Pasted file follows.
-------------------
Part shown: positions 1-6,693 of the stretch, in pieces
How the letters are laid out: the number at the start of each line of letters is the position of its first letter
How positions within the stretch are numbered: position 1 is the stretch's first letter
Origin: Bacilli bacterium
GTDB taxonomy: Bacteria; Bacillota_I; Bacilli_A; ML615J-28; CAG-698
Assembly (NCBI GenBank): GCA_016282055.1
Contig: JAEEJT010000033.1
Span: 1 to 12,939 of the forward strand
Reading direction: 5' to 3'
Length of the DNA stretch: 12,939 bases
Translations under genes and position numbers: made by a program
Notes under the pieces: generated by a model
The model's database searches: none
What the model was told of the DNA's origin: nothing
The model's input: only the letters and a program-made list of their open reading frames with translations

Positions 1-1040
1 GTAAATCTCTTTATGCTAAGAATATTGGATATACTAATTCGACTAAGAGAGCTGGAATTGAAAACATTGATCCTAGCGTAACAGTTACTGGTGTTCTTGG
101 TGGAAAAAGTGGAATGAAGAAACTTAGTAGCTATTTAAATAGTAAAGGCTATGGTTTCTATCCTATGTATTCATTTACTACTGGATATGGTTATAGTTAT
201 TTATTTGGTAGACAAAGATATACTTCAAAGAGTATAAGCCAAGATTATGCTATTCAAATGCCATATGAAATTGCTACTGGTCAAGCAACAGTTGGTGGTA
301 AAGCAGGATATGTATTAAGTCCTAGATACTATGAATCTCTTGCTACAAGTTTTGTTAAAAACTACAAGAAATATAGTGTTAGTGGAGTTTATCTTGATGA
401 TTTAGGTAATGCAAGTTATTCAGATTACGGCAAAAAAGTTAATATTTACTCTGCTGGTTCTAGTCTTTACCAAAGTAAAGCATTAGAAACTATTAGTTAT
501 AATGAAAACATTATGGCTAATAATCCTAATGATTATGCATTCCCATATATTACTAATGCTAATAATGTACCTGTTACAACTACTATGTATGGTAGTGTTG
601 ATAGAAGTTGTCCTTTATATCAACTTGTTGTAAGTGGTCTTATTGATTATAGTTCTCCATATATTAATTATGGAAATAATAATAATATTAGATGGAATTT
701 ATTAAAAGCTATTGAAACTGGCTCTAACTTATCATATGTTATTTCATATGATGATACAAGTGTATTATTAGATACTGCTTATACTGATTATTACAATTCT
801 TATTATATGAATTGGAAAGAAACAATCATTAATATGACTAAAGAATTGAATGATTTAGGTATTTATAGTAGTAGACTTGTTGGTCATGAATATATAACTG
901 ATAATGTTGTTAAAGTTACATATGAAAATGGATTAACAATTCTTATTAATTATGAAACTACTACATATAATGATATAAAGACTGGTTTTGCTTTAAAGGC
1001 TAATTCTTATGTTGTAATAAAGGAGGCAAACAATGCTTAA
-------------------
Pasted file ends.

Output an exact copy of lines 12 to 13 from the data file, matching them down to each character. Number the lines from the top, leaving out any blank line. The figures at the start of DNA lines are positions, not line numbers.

Notes under the pieces: generated by a model
The model's database searches: none